Prospect Sulbaran a former teammate of Hosmer's
KANSAS CITY -- The Royals have had great success with one player from the 2008 American Heritage High School team that won a Florida state championship, so they figured they'd pick up another.
The Royals added Double-A pitcher J.C. Sulbaran in a trade that sent closer Jonathan Broxton to Cincinnati on Tuesday, also acquiring Minor League pitcher Donnie Joseph. Sulbaran was a teammate at American Heritage with current Royals first baseman Eric Hosmer.
"He's very good. He gave me a state championship my senior year," Hosmer said. "He's a guy with a real clean arm motion. I think, especially after facing Felix [Hernandez] the other day, he's got a lot of tendencies like him. I think he's a great young pitcher that's going to help this team in the future.
"Obviously, I haven't seen him play in a while because he signed the same time as me and we never played against each other in any leagues. But I just remember him in high school, and I'm hoping he gets up here soon. He had the stuff in high school and now -- we gave up Broxton for a guy like that -- he's progressed and done pretty good. It'll be fun to see him in Spring Training."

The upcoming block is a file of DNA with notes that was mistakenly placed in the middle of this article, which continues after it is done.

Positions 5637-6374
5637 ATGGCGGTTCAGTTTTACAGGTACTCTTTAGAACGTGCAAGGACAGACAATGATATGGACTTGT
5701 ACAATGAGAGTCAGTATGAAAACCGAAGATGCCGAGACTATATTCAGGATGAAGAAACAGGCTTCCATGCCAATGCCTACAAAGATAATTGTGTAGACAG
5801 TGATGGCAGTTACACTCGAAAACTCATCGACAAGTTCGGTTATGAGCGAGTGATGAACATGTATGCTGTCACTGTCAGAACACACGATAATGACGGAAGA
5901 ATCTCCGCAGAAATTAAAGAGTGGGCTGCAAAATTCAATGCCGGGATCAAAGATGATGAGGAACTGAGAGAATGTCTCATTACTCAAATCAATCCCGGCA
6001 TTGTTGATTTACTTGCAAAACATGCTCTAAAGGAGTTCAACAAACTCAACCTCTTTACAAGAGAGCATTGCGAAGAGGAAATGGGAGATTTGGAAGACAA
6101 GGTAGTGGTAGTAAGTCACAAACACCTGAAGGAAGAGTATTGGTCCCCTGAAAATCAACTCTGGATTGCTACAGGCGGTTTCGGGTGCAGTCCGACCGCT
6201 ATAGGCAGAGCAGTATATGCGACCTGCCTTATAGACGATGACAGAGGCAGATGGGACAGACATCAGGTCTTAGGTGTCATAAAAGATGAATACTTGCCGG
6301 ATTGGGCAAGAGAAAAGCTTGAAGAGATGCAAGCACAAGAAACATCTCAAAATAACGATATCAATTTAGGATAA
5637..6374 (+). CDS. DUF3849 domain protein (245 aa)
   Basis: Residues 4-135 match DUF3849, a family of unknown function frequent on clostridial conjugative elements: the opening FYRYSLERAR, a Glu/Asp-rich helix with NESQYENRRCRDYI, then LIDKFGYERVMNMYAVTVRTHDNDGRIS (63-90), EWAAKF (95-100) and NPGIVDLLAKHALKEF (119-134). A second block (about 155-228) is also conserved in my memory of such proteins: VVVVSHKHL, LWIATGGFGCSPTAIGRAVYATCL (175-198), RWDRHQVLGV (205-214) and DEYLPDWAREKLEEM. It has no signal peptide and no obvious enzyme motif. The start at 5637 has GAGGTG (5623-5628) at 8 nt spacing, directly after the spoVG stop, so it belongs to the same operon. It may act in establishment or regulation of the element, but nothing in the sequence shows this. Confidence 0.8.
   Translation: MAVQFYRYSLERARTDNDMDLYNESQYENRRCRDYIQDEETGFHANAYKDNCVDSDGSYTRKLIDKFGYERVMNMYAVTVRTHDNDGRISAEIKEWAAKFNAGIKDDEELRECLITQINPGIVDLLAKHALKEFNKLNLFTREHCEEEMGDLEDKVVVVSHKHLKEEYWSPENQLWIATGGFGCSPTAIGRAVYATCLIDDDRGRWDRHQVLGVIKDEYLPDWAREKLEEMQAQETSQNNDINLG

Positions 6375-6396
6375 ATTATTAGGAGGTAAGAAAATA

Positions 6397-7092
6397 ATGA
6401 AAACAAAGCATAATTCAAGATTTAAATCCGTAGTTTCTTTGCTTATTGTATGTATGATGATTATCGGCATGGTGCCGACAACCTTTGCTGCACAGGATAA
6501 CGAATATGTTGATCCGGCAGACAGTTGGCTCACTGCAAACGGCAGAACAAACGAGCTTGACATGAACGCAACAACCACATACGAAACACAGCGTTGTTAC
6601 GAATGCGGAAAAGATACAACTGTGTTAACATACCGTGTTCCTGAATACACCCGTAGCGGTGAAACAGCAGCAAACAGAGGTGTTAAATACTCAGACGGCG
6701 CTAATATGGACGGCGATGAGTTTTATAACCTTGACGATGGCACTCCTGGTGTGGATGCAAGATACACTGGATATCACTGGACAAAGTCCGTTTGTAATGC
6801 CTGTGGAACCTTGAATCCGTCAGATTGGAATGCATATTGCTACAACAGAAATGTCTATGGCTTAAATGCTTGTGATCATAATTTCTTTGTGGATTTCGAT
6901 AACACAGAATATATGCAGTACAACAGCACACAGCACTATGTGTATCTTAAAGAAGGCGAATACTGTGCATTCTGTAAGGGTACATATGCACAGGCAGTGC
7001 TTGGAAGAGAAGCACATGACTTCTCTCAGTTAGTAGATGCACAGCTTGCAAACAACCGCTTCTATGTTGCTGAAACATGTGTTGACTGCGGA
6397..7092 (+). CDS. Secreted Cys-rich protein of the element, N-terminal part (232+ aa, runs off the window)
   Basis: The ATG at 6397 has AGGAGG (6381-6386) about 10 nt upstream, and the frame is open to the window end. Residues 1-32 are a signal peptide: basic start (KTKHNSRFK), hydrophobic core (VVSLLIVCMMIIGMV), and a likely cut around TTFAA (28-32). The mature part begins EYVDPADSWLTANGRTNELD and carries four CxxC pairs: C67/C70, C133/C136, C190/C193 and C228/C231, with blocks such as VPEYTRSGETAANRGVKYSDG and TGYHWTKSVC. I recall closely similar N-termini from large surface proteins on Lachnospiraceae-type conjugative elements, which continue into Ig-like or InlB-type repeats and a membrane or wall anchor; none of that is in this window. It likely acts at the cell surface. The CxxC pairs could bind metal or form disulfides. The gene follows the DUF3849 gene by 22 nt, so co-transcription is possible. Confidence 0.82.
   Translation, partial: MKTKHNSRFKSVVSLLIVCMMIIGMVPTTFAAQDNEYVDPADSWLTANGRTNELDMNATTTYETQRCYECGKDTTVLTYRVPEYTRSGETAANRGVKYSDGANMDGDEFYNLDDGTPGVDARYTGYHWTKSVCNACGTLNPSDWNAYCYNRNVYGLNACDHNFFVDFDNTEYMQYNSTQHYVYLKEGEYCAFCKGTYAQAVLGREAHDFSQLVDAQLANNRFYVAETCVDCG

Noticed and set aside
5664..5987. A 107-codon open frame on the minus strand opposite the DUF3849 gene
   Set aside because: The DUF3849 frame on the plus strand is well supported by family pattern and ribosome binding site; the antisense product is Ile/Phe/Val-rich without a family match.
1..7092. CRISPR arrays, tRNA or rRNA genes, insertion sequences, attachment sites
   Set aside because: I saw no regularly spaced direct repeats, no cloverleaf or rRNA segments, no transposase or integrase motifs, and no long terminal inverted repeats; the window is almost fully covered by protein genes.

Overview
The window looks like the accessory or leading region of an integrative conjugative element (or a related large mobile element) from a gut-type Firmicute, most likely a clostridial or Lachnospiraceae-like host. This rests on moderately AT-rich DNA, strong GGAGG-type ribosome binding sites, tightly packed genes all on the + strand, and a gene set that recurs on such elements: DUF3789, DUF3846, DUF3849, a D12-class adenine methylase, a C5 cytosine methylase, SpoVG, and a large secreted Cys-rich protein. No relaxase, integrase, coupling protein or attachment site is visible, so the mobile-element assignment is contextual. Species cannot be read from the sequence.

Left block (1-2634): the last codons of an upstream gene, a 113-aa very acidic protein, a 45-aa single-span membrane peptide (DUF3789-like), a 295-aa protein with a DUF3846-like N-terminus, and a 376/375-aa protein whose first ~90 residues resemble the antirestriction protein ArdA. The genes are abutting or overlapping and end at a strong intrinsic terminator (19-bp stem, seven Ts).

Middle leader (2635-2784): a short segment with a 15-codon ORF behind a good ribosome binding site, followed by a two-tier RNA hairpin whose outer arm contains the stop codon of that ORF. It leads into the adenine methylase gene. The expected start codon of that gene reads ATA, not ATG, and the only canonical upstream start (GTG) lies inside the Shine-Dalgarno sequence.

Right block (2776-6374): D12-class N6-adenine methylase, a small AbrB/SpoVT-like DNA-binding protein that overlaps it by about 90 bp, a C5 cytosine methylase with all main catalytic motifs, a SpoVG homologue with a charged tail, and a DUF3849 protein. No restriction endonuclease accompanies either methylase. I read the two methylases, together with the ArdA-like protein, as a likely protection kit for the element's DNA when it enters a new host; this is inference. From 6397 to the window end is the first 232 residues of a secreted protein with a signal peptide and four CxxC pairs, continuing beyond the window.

Sulbaran went 11-1 that season and pitched a winning outing in the state semifinal game. Hosmer said he has kept in touch with Sulbaran and the two trained together during their first offseason. He's never faced Sulbaran as a professional, and that won't be changing any time soon.
He evaluated his former teammate as the type of player the Royals often look for.